Emergency Department Visits by Older Adults with Mental Illness in North Carolina

Author Affiliation
Anne M. Hakenewerth, PhD North Carolina Department of Health and Human Services, Division of Public Health, Raleigh, North Carolina
Judith E. Tintinalli, MD University of North Carolina at Chapel Hill, Department of Emergency Medicine, Chapel Hill, North Carolina
Anna E. Waller, ScD University of North Carolina at Chapel Hill, Carolina Center for Health Informatics, Department of Emergency Medicine, Chapel Hill, North Carolina
Amy Ising, MS University of North Carolina at Chapel Hill, Carolina Center for Health Informatics, Department of Emergency Medicine, Chapel Hill, North Carolina




We analyzed emergency department (ED) visits by patients with mental health disorders (MHDs) in North Carolina from 2008–2010 to determine frequencies and characteristics of ED visits by older adults with MHDs.


We extracted ED visit data from the North Carolina Disease Event Tracking and Epidemiologic Collection Tool (NC DETECT). We defined mental health visits as visits with a mental health ICD-9-CM diagnostic code, and organized MHDs into clinically similar groups for analysis.


Those ≥65 with MHDs accounted for 27.3% of all MHD ED visits, and 51.2% were admitted. The most common MHD diagnoses for this age group were psychosis, and stress/anxiety/depression.


Older adults with MHDs account for over one-quarter of ED patients with MHDs, and their numbers will continue to increase as the “boomer” population ages. We must anticipate and prepare for the MHD-related needs of the elderly.


Older patients with mental health disorders (MHDs) present to the emergency department (ED) with nursing, medical, environmental and social challenges. About 15% of those ≥60 years old have a MHD.1 In the US, ED visits by patients ≥65 years old and ED visits by patients with MHDs are increasing.2 The World Health Organization has identified the development of age-friendly services and settings as a treatment and care strategy for older adults with MHDs.1 Quantifying ED visits by the elderly with MHDs is a first step in improving ED care for this group. Therefore, we analyzed ED visits in North Carolina from 2008–2010 to determine the types and frequencies of ED visits by those ≥65 years old with MHDs, compared with similar ED visits by all other age groups during the same time period.


Data Collection and Variables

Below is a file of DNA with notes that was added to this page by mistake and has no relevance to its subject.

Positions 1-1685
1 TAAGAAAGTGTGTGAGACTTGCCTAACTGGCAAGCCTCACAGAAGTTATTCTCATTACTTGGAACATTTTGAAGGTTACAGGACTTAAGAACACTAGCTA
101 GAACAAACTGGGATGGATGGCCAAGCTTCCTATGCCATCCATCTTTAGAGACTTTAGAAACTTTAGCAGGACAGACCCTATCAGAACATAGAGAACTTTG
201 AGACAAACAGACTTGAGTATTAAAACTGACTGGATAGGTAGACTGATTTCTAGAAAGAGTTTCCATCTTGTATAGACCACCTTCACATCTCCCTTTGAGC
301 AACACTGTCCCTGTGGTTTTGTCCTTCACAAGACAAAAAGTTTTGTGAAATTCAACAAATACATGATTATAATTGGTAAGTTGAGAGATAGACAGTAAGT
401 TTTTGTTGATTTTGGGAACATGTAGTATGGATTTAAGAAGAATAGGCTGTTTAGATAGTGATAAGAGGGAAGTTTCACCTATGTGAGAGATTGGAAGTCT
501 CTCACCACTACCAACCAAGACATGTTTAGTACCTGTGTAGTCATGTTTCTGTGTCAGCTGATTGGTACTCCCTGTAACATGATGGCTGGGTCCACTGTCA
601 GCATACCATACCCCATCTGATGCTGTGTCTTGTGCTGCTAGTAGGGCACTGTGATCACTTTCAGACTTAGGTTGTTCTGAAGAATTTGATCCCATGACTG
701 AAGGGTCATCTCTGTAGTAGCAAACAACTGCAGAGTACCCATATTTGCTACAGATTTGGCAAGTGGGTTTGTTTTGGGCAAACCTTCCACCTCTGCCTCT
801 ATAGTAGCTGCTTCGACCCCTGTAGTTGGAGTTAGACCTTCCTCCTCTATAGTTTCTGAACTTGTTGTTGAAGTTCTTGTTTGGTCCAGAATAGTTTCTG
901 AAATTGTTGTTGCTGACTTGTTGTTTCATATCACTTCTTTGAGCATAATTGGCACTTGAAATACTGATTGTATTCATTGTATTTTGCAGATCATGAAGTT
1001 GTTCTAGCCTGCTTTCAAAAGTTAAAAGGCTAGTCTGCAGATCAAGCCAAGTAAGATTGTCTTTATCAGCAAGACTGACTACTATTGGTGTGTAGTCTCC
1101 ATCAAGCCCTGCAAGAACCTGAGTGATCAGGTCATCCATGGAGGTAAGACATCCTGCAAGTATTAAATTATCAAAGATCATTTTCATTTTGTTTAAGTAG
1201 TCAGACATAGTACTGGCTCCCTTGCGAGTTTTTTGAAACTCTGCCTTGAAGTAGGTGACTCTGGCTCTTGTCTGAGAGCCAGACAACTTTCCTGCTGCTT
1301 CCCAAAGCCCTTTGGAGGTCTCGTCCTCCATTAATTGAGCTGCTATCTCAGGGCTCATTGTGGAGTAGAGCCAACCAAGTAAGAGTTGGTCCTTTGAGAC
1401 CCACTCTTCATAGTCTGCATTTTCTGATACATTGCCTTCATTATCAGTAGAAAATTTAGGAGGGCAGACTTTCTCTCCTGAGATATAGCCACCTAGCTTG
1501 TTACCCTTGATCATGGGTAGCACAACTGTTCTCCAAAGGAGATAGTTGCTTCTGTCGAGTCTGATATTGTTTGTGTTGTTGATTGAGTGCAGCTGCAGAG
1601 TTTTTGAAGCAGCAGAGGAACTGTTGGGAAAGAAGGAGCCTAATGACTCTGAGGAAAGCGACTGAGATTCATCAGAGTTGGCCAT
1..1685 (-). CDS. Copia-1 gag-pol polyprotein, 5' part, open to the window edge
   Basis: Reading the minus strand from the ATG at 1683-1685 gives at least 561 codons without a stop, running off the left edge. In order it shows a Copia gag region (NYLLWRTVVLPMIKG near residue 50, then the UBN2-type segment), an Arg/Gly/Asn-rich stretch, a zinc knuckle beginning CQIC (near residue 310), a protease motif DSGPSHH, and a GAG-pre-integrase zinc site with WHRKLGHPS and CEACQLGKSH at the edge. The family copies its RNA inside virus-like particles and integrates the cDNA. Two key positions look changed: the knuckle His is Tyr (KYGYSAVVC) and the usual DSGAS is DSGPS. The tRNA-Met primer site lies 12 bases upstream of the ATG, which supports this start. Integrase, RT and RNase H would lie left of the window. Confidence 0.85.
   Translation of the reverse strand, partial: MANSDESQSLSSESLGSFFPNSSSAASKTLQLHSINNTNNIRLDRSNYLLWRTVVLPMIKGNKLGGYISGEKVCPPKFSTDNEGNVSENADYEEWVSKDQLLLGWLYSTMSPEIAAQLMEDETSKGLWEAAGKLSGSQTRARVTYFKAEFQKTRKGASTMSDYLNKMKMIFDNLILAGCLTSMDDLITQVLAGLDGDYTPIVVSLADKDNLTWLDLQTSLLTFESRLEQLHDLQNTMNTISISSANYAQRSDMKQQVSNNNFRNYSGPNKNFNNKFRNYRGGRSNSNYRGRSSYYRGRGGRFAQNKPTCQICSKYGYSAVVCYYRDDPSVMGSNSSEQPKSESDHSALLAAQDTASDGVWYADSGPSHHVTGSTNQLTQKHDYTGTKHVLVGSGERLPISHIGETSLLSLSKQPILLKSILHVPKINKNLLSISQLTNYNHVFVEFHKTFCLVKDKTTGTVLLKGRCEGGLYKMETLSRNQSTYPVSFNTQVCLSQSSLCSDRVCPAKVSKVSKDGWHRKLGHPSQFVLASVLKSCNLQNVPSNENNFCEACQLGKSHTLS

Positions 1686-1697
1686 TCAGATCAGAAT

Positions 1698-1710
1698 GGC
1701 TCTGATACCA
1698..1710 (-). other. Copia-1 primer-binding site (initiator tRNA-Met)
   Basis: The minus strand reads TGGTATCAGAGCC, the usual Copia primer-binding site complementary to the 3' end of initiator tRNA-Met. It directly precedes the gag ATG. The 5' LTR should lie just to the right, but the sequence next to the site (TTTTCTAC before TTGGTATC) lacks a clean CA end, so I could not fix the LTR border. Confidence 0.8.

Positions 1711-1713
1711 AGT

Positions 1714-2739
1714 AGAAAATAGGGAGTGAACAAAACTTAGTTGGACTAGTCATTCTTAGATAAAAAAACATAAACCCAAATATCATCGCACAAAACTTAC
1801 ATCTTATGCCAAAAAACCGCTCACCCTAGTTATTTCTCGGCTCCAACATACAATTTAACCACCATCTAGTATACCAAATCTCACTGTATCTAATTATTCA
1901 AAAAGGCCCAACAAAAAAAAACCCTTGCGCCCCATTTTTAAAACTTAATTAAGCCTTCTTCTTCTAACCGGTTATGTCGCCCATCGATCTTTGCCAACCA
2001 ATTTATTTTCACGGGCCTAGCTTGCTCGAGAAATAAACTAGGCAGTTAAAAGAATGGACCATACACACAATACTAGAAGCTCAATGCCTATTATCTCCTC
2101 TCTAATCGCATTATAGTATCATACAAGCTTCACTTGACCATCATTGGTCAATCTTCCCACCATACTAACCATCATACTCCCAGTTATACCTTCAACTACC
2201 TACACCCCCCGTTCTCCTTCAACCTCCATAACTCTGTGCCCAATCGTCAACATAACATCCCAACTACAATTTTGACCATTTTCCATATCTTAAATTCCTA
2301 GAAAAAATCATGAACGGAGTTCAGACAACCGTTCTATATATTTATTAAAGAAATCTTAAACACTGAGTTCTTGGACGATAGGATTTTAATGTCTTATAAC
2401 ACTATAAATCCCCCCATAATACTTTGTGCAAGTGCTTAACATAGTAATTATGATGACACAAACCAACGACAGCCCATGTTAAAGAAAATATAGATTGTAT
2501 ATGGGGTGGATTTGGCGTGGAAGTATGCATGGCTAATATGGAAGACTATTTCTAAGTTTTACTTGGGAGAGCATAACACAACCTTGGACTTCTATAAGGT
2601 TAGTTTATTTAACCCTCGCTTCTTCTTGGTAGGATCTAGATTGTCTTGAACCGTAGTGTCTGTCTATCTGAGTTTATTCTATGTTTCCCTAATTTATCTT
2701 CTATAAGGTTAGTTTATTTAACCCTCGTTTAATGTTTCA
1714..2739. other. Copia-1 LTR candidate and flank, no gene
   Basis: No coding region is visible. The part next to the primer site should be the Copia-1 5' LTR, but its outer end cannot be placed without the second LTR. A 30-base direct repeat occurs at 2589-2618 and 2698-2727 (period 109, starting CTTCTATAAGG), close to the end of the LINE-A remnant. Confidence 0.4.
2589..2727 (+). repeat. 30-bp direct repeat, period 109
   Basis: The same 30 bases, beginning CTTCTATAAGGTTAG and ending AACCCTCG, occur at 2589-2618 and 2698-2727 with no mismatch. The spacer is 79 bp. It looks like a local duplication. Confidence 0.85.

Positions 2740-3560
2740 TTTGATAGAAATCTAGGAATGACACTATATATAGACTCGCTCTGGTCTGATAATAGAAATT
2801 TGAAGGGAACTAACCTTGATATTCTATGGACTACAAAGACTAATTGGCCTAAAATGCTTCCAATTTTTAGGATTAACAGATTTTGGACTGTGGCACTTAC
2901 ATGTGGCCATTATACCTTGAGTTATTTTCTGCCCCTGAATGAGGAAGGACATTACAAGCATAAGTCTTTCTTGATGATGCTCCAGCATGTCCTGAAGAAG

We extracted ED visit data from January 1, 2008-December 31, 2010 from the North Carolina Disease Event Tracking and Epidemiologic Collection Tool (NC DETECT). Over 99% of all civilian ED visits in NC were captured. Details of NC DETECT methodology are available in detail elsewhere.3,4

A MHD ICD-9-CM diagnostic code in any one of up to 11 positions classified that ED visit as a MHD-related ED visit. Each record was counted as one MHD-related visit if ≥1 MHD diagnosis code was captured for that visit. An MHD diagnosis code was the first listed code in 25% of MHD-related ED visits, and was second- or third-listed in an additional 30% of visits. Of these MHD-related ED visits,79.5% had only one MHD diagnosis code and 16.2% had two MHD codes.

We identified MHDs from ICD-9-CM5 codes for Mental Disorders [290–299]: Symptoms, Signs, and Ill-Defined Conditions [787–789.9]; and Supplementary codes [V11-79]. We excluded ICD-9-CM codes for poisoning and overdose, metabolic or structural encephalopathies, which are classified as psychiatric diagnostic codes by ICD-9-CM, tobacco use disorder and substance abuse disorders.

Using the first listed MHD diagnostic code for the ED visit, an expert team of epidemiologists and emergency physicians grouped the MHD diagnoses into 10 clinically similar categories. The following categories were defined using ICD-9-CM codes: stress, anxiety, and depression (300 (excluding 300.9), 306, 308, 309, 311, 313.1, V11.2, V69.8, V79.0); schizophrenia, delusional and paranoid disorders, and psychosis (294.0, 294.8, 294.9, 295, 297, 298, V11.0); bipolar disorder or manic depression (296, V11.1); dementia (290, 294.1, 294.2); suicidal or homicidal ideation (300.9 [often used for homicidal ideation before V62.85 was available], V62.84, V62.85); personality or conduct disorder (301, 312); specific non-psychotic mental disorders due to brain damage (310); pervasive developmental disorders originating in childhood (299); eating disorders (307.1, 307.5); and ‘other’ (302, 307 (excluding 307.1, 307.5, 307.8), V11.8, V11.9, V15.4 (excluding V15.41), V70.1, V70.2, V71.0).5

We characterized ED disposition as either admission or discharge from the ED. Admission to a hospital bed or unit (DEEDS codes 110–140) and transfers to another general hospital (DEEDS code 20) were counted as admissions.6

Data Analysis